My agency's K-9 announcement is, "Police K-9, come out now or I will send my dog. When my dog finds you he will bite you." Don't get me wrong here. I'm not saying my agency has the best K-9 announcement being used in this industry. What I am saying is that our announcement is short and to the point, while covering the three required components.
Ensuring Successful Delivery
There are several advantages of having a brief, clear announcement. A brief announcement with all the required components is easily remembered, not only by K-9 handers, but by the other officers working in the field. On the other hand, a long K-9 announcement is not only difficult for a handler to remember until he has said it a few dozen times, but it's nearly impossible for others - including patrol officers, supervisors, narcotics agent, air support officers, etc. - to remember given that they rarely have to say it.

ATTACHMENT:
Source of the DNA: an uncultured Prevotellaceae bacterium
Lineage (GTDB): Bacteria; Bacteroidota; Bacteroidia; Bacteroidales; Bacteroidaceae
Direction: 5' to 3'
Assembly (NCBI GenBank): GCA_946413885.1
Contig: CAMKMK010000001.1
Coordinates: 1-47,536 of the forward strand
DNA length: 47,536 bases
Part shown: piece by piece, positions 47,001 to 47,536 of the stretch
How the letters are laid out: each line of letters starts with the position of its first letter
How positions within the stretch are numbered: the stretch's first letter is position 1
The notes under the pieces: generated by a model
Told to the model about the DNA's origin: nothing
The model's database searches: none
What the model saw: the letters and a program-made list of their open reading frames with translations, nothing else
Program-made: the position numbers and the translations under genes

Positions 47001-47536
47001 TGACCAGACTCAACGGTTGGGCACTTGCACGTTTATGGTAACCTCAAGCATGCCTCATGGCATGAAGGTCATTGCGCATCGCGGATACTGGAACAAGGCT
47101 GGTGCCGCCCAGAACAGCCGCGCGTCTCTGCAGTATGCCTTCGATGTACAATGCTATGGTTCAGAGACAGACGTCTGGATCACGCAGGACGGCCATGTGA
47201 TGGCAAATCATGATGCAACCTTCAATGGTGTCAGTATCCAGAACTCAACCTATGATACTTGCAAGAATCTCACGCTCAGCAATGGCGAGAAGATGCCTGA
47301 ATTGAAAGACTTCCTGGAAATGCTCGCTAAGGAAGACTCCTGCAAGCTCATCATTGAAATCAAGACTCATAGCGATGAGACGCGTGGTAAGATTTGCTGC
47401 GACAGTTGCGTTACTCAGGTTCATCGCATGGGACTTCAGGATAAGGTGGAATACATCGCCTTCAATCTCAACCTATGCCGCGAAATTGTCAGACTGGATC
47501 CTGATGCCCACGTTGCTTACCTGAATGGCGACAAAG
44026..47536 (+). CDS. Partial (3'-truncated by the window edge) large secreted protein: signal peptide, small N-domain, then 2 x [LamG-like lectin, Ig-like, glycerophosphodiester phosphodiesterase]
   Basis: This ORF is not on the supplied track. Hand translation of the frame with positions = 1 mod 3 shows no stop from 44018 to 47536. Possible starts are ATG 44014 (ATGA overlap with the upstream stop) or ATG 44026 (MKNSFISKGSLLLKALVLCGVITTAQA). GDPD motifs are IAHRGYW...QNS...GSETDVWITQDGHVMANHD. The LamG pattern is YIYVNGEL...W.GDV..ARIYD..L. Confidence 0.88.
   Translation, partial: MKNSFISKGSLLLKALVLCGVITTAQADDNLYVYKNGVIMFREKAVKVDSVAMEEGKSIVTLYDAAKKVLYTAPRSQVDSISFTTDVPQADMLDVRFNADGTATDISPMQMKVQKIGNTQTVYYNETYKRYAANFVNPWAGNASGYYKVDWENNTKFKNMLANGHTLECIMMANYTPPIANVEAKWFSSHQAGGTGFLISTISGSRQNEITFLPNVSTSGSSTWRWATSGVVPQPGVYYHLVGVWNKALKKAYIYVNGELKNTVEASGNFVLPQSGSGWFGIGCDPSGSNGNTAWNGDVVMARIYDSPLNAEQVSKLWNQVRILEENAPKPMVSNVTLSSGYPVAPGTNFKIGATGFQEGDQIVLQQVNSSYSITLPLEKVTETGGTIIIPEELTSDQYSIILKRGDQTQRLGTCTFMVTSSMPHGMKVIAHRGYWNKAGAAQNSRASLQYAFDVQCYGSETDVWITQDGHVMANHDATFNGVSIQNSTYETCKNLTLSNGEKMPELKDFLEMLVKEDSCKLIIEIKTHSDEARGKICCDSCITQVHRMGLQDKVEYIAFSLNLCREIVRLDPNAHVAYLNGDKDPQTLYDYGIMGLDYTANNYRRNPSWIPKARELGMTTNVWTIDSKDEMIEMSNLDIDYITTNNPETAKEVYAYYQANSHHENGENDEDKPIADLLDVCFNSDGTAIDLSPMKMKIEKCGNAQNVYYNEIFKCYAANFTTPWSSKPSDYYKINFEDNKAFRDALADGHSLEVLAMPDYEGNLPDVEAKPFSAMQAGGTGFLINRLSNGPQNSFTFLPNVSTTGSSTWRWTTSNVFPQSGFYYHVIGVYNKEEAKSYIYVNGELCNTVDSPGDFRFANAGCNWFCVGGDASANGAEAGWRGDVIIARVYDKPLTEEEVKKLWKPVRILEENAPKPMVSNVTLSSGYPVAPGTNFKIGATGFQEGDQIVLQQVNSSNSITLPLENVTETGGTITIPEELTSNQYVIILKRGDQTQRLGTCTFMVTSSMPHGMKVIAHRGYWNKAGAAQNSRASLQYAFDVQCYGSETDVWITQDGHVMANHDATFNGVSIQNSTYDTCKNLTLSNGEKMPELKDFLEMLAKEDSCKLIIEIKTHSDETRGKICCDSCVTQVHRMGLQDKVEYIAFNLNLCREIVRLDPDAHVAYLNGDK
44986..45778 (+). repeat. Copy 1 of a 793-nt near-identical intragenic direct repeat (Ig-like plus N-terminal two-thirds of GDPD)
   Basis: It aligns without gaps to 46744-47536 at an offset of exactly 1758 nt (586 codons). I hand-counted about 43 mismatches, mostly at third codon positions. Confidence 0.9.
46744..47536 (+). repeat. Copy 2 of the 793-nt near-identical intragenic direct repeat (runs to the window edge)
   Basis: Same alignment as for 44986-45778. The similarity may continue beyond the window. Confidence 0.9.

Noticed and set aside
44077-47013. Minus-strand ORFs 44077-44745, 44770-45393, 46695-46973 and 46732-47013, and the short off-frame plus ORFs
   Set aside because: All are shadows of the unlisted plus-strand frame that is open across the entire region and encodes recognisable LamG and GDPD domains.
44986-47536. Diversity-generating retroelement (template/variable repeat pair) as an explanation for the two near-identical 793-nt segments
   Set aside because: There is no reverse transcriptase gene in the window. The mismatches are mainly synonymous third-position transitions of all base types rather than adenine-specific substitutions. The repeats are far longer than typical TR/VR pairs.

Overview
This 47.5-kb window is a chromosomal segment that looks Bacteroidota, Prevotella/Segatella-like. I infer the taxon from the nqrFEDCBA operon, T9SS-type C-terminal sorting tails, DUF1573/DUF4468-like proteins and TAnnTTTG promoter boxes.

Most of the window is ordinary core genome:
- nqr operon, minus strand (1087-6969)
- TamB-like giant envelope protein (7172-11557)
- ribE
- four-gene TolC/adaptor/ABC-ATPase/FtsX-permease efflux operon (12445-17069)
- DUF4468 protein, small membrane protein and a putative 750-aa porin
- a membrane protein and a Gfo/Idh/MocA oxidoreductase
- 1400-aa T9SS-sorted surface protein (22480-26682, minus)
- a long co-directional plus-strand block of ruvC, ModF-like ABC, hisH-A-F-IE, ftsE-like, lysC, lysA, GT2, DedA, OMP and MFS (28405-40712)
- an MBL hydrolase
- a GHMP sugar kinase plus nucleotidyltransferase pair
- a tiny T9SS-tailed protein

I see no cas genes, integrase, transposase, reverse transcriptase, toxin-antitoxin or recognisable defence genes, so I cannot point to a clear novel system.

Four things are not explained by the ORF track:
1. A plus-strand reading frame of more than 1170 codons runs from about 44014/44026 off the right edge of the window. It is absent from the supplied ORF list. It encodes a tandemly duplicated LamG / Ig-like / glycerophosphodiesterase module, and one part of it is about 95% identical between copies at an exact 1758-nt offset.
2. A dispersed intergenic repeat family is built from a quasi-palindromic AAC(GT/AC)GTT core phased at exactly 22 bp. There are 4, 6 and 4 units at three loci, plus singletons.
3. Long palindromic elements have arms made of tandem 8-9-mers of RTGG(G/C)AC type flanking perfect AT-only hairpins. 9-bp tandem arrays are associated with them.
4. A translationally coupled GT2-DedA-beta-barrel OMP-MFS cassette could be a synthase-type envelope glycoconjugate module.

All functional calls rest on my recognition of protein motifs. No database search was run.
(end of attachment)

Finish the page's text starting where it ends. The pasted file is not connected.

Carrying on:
If your agency has a long K-9 announcement that's tough to remember, do those with whom you work a factor and type your announcement on a small card. Give these cards to anyone who works in the field and who may assist you on a K-9 deployment. These cards can easily be laminated so officers can carry them in their shirt pockets. In the event you need someone else to make your announcement (opposite side of a large building, on the corners of an established perimeter, etc. ) these officers can remove the card from their shirt and state the announcement without having to worry if the required components were met and if they abided by your agency's policy.